6 June 2017
ADD-ON INSURANCE PRODUCTS: ASIC’S REGULATORY EXPECTATIONS
AADA has been participating in a working group with ASIC, the Insurance Council of Australia and others on add-on insurance products. ASIC has identified a number of issues and has asked the insurers to review their products and practices by the end of June and to implement changes by no later than the end of September 2017. Dealers whose commercial arrangements are up for renewal would be aware of presumptuous and aggressive changes to their existing arrangements and the subsequent revenue effect.Insurers have been asked to review their entire add-on insurance product suite sold through car dealerships as well as any new products against ASIC’s regulatory expectations as follows:
- Product design: Insurers should design products to meet the needs of a clearly identified target market, and should provide a tangible benefit for consumers at a reasonable value;
- Product distribution: Good distribution means that insurers and their distributors take reasonable steps that the product reaches the consumers for whom it is designed, and does not reach consumers for whom it is not suited or offers little or no benefit;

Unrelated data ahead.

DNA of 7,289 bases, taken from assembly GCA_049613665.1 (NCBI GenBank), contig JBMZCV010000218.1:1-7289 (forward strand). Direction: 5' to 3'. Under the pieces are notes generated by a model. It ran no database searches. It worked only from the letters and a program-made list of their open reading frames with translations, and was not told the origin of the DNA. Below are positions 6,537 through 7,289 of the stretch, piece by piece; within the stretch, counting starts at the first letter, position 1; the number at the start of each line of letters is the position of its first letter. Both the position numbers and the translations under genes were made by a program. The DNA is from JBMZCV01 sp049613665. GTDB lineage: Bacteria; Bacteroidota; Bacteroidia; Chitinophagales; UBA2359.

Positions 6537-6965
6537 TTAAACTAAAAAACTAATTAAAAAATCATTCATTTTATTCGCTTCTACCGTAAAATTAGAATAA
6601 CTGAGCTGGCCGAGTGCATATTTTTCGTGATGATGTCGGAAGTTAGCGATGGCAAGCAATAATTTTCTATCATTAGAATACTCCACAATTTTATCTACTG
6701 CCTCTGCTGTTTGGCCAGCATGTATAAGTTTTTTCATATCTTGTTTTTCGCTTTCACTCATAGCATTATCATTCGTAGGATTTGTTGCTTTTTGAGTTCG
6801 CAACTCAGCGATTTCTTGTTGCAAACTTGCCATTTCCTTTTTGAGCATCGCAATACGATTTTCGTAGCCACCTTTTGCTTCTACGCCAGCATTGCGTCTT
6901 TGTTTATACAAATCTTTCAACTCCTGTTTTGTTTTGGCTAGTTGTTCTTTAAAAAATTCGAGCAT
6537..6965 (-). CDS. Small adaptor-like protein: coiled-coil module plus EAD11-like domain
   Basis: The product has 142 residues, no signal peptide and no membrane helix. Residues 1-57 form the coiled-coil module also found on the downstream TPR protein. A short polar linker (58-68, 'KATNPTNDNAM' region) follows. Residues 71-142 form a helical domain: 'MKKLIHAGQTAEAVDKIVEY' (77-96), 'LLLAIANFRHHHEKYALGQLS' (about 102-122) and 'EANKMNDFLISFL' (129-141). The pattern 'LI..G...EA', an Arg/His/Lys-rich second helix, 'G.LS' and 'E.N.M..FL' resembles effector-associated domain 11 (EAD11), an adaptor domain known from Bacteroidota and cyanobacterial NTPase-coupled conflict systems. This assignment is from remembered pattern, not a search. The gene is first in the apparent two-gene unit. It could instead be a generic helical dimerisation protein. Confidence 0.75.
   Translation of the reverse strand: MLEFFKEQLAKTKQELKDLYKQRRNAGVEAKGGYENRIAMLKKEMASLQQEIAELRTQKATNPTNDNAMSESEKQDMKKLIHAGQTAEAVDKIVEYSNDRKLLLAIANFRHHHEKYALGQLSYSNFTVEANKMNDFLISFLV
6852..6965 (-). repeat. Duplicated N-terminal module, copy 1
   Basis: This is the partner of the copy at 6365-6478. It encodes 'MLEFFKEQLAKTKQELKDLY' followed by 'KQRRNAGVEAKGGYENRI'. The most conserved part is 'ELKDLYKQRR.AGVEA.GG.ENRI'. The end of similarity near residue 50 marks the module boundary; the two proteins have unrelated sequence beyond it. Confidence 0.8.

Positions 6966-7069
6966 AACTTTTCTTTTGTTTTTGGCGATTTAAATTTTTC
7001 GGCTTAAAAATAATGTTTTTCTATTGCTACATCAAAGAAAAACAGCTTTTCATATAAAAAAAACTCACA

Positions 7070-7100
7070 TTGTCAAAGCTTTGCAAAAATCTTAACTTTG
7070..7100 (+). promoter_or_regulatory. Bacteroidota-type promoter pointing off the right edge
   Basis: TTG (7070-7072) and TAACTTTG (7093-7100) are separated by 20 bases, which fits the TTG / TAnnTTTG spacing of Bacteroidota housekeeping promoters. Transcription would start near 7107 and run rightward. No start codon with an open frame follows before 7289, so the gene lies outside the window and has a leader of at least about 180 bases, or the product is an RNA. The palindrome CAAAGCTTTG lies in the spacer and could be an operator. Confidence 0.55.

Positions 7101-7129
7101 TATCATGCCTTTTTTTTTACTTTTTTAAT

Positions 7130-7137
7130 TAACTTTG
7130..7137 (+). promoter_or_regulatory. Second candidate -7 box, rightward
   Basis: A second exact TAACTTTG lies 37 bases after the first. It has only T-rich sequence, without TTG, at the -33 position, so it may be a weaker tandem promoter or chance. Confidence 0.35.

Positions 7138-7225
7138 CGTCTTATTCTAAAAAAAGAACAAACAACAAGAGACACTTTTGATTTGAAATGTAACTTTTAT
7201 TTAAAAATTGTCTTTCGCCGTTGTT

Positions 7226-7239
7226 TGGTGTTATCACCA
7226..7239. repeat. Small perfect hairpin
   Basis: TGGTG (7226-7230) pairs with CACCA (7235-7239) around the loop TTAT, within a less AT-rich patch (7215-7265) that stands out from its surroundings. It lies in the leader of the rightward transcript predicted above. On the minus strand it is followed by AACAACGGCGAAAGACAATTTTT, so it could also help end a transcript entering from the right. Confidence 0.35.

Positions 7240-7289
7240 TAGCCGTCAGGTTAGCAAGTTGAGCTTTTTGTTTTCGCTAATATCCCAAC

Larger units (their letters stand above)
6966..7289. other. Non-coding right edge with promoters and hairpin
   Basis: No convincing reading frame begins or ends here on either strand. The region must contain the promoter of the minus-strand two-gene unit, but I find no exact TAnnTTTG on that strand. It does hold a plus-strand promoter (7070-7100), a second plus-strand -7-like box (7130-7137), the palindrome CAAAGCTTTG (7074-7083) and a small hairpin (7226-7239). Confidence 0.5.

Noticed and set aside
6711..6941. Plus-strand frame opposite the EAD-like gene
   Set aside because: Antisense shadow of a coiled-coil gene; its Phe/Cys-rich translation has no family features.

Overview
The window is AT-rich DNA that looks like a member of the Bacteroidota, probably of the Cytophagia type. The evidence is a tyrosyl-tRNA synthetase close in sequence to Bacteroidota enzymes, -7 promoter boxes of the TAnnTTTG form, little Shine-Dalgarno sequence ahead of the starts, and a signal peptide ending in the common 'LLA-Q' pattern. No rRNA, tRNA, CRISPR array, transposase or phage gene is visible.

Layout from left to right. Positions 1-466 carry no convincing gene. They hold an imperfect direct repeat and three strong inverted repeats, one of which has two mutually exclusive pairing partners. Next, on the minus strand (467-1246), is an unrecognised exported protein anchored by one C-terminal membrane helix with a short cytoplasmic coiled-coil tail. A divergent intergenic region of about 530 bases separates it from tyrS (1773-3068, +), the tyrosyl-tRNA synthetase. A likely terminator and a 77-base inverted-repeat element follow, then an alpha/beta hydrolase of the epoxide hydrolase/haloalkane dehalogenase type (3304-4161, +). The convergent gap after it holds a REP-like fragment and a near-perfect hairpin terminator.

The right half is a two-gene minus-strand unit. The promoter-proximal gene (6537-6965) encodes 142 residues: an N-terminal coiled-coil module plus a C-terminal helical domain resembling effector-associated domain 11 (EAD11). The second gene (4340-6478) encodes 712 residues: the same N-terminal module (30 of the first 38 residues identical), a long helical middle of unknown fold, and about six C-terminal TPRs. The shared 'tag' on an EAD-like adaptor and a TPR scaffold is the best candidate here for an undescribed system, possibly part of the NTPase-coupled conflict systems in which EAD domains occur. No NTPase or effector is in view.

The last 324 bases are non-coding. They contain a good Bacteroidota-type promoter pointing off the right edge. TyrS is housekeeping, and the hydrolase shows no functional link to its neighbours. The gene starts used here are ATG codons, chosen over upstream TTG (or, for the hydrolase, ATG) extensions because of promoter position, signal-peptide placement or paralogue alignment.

- Sales: A good sales process should enable consumers to make an informed decision about the product; and
- Review: Insurers should have processes in place to monitor and review the performance of products and distribution strategies, and whether conduct at point of sale is in line with expectations and mandated procedures. Insurers should have processes in place for taking action where such monitoring identifies concerns.
Dealers should be aware that AADA opposed the insurers’ application for authorisation before the ACCC to engage in cartel behaviour to limit commissions and other payments or benefits paid to distributors of add-on insurance products through the motor vehicle dealership channel to 20 per cent of premiums. That authorisation was denied and the ACCC was not satisfied that it was likely to address market failure to a significant degree and the likely public benefit would not outweigh the likely public detriment.Insurers actions have assumed that the 20 per cent cap will apply before ASIC has released its final report. What is also unclear is whether any proposal by ASIC will apply to comprehensive motor vehicle insurance and if a deferred sales model is adopted as in the UK the commencement date of the deferral period.We await ASIC’s findings and have submitted that a longer transition period should be considered given the effect on dealership revenue streams and the low margins on the sale of a vehicle.
Chief Executive Officer
Australian Automotive Dealer Association Ltd